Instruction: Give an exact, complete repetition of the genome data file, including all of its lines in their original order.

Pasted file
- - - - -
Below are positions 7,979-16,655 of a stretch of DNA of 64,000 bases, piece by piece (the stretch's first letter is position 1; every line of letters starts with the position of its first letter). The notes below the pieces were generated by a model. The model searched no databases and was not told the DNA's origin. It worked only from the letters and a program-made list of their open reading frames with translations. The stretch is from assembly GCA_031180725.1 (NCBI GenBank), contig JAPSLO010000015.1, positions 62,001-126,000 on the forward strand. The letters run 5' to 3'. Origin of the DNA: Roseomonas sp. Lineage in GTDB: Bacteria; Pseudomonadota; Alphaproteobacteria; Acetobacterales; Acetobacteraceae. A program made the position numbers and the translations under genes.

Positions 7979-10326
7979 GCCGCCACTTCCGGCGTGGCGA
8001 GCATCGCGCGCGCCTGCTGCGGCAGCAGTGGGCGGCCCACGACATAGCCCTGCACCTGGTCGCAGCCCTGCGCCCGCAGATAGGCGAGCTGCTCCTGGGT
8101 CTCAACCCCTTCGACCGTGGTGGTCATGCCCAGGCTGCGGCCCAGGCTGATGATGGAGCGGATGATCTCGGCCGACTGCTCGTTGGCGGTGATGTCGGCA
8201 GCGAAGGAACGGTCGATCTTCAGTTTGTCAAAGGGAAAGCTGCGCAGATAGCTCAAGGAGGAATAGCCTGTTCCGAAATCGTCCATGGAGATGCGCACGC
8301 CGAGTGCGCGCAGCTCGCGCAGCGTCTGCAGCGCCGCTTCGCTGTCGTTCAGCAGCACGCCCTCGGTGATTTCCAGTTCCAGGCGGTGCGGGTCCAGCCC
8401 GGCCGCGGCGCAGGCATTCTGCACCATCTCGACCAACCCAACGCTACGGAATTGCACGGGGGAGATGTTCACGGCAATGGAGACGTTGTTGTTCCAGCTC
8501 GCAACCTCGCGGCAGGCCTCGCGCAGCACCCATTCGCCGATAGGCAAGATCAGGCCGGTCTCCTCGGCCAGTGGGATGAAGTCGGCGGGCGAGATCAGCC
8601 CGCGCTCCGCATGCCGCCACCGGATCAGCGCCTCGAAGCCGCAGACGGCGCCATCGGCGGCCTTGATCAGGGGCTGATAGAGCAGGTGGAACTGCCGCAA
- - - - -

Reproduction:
Below are positions 7,979-16,655 of a stretch of DNA of 64,000 bases, piece by piece (the stretch's first letter is position 1; every line of letters starts with the position of its first letter). The notes below the pieces were generated by a model. The model searched no databases and was not told the DNA's origin. It worked only from the letters and a program-made list of their open reading frames with translations. The stretch is from assembly GCA_031180725.1 (NCBI GenBank), contig JAPSLO010000015.1, positions 62,001-126,000 on the forward strand. The letters run 5' to 3'. Origin of the DNA: Roseomonas sp. Lineage in GTDB: Bacteria; Pseudomonadota; Alphaproteobacteria; Acetobacterales; Acetobacteraceae. A program made the position numbers and the translations under genes.

Positions 7979-10326
7979 GCCGCCACTTCCGGCGTGGCGA
8001 GCATCGCGCGCGCCTGCTGCGGCAGCAGTGGGCGGCCCACGACATAGCCCTGCACCTGGTCGCAGCCCTGCGCCCGCAGATAGGCGAGCTGCTCCTGGGT
8101 CTCAACCCCTTCGACCGTGGTGGTCATGCCCAGGCTGCGGCCCAGGCTGATGATGGAGCGGATGATCTCGGCCGACTGCTCGTTGGCGGTGATGTCGGCA
8201 GCGAAGGAACGGTCGATCTTCAGTTTGTCAAAGGGAAAGCTGCGCAGATAGCTCAAGGAGGAATAGCCTGTTCCGAAATCGTCCATGGAGATGCGCACGC
8301 CGAGTGCGCGCAGCTCGCGCAGCGTCTGCAGCGCCGCTTCGCTGTCGTTCAGCAGCACGCCCTCGGTGATTTCCAGTTCCAGGCGGTGCGGGTCCAGCCC
8401 GGCCGCGGCGCAGGCATTCTGCACCATCTCGACCAACCCAACGCTACGGAATTGCACGGGGGAGATGTTCACGGCAATGGAGACGTTGTTGTTCCAGCTC
8501 GCAACCTCGCGGCAGGCCTCGCGCAGCACCCATTCGCCGATAGGCAAGATCAGGCCGGTCTCCTCGGCCAGTGGGATGAAGTCGGCGGGCGAGATCAGCC
8601 CGCGCTCCGCATGCCGCCACCGGATCAGCGCCTCGAAGCCGCAGACGGCGCCATCGGCGGCCTTGATCAGGGGCTGATAGAGCAGGTGGAACTGCCGCAA